SEN. NANCY KASSEBAUM (R-Kan.) has a sensible formula for El Salvador. She and two Democrats, Daniel Inouye of Hawaii and Christopher Dodd of Connecticut, would give the administration part of the extra aid it seeks and consider giving more if the administration could show that Salvadoran government leaders were making a good-faith effort to negotiate with their opponents on the left. Her idea would be to keep the Salvadoran army and economy going and at the same time to strengthen the hand of Salvadorans--such as, for example, Archbishop Arturo Rivera y Damas--who believe a political solution is the best way out.

The Kassebaum formula, if it became policy, would mark a major departure. For a Latin revolutionary movement to be acknowledged by the United States as a legitimate claimant to power unquestionably would represent a blow to the sitting government. The reality is, however, that the guerrillas have established themselves as a force to be taken into account. The administration is right-- and the Kassebaum group agrees--that they should not be offered at the table power they have not earned at the polls. But a seat at the table is something else.

Are the guerrillas prepared to accept the lesser share of power they might reasonably expect to gain through the political process, rather than the full power they may aspire to win by the gun? Would they or their civilian fronts go to the table not so much to bargain out a political process as to erode the Salvadoran and American will to stay the course? There is reason to be skeptical about the relative weight of the left's guerrilla and civilian factions and about its contrary tendencies to total victory and to political compromise. That is, the usual uncertainties attendant to the opening of a negotiation are plainly visible. The Salvadoran left no doubt sees uncertainties of its own.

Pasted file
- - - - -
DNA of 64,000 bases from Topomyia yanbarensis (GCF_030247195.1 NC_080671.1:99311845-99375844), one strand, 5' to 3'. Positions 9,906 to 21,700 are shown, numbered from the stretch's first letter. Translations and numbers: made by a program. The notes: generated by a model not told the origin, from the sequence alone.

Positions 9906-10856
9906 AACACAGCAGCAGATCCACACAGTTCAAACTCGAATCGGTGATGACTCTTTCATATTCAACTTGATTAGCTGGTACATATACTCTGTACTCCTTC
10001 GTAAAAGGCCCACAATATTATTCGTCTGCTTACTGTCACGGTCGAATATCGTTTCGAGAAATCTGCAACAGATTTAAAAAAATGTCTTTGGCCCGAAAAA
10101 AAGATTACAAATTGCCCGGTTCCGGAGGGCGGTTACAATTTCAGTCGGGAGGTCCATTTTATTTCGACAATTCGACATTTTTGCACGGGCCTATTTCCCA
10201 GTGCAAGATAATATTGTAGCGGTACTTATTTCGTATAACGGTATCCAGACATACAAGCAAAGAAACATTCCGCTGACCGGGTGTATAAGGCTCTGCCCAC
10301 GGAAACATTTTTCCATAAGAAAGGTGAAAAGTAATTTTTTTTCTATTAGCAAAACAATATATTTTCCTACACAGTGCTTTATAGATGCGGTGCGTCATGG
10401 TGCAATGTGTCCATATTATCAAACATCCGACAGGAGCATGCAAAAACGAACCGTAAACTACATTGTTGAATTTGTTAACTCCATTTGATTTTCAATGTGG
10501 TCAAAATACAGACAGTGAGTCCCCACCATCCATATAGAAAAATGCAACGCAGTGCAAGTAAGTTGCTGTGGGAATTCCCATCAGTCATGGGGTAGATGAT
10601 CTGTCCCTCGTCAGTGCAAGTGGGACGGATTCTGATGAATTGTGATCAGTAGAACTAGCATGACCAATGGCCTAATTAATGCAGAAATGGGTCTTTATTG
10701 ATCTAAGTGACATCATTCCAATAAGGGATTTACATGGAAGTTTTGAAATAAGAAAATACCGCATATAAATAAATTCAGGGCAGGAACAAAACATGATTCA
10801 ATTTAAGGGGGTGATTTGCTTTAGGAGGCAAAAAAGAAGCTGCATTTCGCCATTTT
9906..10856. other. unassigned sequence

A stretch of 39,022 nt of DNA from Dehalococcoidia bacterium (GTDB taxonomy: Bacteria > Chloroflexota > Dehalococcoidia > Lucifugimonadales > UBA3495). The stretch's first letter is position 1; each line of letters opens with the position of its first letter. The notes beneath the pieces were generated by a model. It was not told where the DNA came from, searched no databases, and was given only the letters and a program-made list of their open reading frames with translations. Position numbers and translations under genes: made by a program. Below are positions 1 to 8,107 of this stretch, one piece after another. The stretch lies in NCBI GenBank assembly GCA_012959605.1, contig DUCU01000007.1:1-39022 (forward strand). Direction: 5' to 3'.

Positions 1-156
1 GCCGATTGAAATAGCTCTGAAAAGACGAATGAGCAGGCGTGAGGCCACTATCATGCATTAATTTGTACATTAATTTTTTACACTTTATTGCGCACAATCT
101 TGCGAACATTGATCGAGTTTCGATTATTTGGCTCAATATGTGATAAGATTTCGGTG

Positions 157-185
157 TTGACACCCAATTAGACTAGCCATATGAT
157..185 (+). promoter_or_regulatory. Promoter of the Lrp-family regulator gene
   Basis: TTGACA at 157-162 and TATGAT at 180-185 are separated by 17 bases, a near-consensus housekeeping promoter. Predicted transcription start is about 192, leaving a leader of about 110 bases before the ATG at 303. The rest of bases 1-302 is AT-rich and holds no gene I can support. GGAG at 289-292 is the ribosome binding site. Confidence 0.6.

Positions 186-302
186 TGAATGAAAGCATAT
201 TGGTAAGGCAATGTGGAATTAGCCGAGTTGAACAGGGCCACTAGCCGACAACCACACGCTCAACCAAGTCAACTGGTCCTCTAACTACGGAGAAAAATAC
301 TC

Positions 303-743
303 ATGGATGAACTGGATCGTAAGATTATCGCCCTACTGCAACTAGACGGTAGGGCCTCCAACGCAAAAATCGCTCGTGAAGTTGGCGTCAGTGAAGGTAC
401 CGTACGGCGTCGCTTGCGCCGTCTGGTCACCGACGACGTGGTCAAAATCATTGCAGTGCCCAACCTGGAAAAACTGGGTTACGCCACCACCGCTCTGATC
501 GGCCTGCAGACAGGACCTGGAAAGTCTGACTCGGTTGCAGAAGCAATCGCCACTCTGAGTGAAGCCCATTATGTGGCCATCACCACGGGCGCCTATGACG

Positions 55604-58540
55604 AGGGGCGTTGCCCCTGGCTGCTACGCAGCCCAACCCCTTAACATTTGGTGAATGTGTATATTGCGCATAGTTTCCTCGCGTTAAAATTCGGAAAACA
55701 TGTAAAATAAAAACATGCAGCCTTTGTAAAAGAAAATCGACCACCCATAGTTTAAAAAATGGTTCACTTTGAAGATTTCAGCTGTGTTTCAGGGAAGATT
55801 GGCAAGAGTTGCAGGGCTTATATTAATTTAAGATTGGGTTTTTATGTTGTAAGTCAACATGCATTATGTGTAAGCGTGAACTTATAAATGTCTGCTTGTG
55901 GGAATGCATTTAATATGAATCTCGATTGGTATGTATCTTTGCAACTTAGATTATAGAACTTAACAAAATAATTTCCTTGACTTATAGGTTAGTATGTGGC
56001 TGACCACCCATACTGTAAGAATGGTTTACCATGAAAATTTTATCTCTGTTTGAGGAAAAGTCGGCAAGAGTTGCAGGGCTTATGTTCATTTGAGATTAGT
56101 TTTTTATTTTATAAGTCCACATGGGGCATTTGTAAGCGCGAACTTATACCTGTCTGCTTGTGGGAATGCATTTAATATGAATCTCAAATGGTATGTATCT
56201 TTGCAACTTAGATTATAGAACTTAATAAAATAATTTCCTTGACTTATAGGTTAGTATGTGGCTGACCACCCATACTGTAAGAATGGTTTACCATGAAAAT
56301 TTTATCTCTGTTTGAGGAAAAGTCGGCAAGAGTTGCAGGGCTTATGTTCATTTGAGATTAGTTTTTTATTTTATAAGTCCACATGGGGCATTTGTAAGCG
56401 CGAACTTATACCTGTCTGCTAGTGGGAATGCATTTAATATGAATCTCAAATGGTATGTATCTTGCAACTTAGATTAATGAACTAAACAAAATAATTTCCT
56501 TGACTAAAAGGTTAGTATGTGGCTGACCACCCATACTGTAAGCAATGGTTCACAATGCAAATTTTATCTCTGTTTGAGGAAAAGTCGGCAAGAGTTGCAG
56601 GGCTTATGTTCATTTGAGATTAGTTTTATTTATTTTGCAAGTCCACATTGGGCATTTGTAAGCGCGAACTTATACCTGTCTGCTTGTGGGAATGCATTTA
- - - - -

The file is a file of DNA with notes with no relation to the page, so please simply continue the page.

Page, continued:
Negotiations presume a middle ground of adequate size and firmness to support substantial factions from both sides. Is there one left in El Salvador? We are encouraged by the judgment of the newly elevated archbishop, who has boldly sought to capitalize on the momentum generated by Pope John Paul II's recent visit. The archbishop thinks the guerrillas have no important popular support. But he is prepared to make real the government's paper guarantees of amnesty and safety for them. His effort to promote "dialogue" may offer a bridge between the divergent and mutually exclusive kinds of talks now being offered by the government and the guerrillas.